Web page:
Next Article in Journal
Refugees and Representation: An Impossible Necessity
Previous Article in Journal
Transhumanities as the Pinnacle and a Bridge
Previous Article in Special Issue
Unshackling the Body, Mind, and Spirit: Reflections on Liberation and Creative Exchange between San Quentin and Auckland Prisons
Article

Performance as Intersectional Resistance: Power, Polyphony and Processes of Abolition

1
Department of Philosophy, The University of Sydney, Sydney 2006, Australia
2
School of the Arts and Media, University of New South Wales, Sydney 2052, Australia
3
Marrugeku, Broome 6725, Australia
*
Author to whom correspondence should be addressed.
Humanities 2022, 11(1), 28; https://doi.org/10.3390/h11010028
Received: 4 August 2021 / Revised: 5 November 2021 / Accepted: 8 November 2021 / Published: 17 February 2022
(This article belongs to the Special Issue Acts of Liberation)
Australia’s brutal carceral-border regime is a colonial system of intertwining systems of oppression that combine the prison-industrial complex and the border-industrial complex. It is a violent and multidimensional regime that includes an expanding prison industry and onshore and offshore immigration detention centres; locations of cruelty, and violent sites for staging contemporary politics and coloniality. This article shares insights into the making of a radical intersectional dance theatre work titled Jurrungu Ngan-ga by Marrugeku, Australia’s leading Indigenous and intercultural dance theatre company. The production, created between 2019–2021, brings together collaborations through and across Indigenous Australian, Kurdish, Iranian, Palestinian, Filipino, Filipinx, and Anglo settler performance, activism and knowledge production. The artistic, political and intellectual dimensions of the show reinforce each other to interrogate Australia’s brutal carceral regime and the concept of the border itself. The article is presented in a polyphonic structure of expanded interviews with the cast and descriptions of the resulting live performance. It identifies radical ways that intersectional and trans-disciplinary performances can, as an ‘act of liberation’, be applied to make visible, embody, address, and help dismantle systems of oppression, control and subjugation. View Full-Text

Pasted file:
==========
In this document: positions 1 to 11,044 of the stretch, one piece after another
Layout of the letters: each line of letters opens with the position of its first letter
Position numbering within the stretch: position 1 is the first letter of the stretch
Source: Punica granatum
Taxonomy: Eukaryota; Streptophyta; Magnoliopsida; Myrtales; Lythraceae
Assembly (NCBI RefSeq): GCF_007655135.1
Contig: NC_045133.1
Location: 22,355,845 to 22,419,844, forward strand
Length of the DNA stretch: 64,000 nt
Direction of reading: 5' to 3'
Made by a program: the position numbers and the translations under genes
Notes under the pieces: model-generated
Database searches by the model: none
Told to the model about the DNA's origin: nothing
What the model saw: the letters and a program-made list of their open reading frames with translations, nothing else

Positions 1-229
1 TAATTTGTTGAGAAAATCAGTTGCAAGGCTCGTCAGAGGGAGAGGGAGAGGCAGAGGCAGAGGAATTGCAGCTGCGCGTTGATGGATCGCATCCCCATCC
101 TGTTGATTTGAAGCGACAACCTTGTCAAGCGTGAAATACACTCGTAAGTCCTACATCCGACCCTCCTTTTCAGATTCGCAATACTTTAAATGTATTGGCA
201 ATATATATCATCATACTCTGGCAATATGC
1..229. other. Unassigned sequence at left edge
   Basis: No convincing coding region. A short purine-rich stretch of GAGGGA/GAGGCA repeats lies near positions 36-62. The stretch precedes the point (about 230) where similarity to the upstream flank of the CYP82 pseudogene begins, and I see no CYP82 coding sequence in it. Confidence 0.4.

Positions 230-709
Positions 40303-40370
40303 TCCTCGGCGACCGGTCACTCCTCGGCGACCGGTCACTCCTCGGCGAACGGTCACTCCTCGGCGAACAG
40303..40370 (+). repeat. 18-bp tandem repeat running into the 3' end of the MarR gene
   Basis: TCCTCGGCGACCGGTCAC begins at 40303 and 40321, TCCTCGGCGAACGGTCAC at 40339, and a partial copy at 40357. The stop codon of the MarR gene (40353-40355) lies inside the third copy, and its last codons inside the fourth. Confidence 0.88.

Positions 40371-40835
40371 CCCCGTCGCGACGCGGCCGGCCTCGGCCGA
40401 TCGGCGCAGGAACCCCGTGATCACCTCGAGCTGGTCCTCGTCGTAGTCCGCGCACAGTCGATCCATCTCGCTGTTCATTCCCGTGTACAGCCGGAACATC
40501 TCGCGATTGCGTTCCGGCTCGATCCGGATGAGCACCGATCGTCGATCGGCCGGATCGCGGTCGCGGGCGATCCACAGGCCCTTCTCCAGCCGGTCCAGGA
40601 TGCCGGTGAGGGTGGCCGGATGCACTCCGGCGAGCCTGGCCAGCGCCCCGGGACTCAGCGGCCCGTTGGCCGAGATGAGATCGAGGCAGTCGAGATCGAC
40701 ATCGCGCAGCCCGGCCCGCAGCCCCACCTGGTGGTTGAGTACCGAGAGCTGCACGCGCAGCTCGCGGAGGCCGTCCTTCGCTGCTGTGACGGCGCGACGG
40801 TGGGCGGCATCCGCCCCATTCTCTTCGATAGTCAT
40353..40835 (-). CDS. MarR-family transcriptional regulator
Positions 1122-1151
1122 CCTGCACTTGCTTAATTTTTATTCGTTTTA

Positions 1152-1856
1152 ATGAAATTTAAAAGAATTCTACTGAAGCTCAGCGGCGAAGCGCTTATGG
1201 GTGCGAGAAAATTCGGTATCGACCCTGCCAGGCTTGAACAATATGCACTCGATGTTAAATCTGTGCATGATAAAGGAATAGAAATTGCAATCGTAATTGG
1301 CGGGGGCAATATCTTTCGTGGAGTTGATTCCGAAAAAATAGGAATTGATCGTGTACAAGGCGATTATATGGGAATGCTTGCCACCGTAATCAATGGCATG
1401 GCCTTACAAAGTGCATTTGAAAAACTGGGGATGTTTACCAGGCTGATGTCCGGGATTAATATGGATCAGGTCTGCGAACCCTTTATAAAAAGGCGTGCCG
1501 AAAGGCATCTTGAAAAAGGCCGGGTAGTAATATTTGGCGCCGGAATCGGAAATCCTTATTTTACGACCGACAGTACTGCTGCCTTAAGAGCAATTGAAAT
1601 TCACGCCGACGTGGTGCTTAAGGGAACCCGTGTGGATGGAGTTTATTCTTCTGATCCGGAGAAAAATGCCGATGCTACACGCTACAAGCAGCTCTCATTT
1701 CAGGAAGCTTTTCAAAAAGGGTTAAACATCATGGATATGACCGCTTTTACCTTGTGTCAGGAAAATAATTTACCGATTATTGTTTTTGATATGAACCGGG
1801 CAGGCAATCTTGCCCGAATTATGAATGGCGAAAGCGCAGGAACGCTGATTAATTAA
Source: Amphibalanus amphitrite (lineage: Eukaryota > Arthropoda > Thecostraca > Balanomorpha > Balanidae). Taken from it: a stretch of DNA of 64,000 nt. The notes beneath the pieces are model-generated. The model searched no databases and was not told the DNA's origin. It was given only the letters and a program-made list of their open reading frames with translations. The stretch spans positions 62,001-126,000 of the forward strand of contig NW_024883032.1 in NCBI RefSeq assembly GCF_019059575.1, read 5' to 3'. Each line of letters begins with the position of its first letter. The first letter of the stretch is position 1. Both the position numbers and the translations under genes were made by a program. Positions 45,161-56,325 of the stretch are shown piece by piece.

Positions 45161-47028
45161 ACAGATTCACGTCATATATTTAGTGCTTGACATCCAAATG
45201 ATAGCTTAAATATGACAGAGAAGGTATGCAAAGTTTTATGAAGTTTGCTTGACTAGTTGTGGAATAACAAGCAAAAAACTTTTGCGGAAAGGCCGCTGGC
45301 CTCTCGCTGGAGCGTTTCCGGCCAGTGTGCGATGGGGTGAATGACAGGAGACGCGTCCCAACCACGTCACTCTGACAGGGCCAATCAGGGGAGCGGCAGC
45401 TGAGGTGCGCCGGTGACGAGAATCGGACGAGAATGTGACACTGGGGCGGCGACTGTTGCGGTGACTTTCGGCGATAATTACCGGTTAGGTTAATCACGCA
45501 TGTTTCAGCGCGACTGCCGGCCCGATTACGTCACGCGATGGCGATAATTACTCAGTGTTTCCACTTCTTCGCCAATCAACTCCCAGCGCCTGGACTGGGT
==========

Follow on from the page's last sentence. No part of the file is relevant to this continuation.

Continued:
Keywords: intersectional; performance; contemporary dance; borders; incarceration; abolition; Marrugeku intersectional; performance; contemporary dance; borders; incarceration; abolition; Marrugeku
Show Figures

Figure 1

MDPI and ACS Style

Tofighian, O.; Swain, R.; Pigram, D.; Ra, B.; Connell, C.; Brown, E.J.; Shaheen, F.; Assaad, I.E.; Currie-Richardson, L.; Wheen, M.; Bero, C.; Lopez, Z. Performance as Intersectional Resistance: Power, Polyphony and Processes of Abolition. Humanities 2022, 11, 28. https://doi.org/10.3390/h11010028

AMA Style

Tofighian O, Swain R, Pigram D, Ra B, Connell C, Brown EJ, Shaheen F, Assaad IE, Currie-Richardson L, Wheen M, Bero C, Lopez Z. Performance as Intersectional Resistance: Power, Polyphony and Processes of Abolition. Humanities. 2022; 11(1):28. https://doi.org/10.3390/h11010028

Chicago/Turabian Style

Tofighian, Omid, Rachael Swain, Dalisa Pigram, Bhenji Ra, Chandler Connell, Emmanuel J. Brown, Feras Shaheen, Issa E. Assaad, Luke Currie-Richardson, Miranda Wheen, Czack Bero, and Zachary Lopez. 2022. "Performance as Intersectional Resistance: Power, Polyphony and Processes of Abolition" Humanities 11, no. 1: 28. https://doi.org/10.3390/h11010028

Find Other Styles
Note that from the first issue of 2016, MDPI journals use article numbers instead of page numbers. See further details here.

Article Access Map by Country/Region

1
Back to TopTop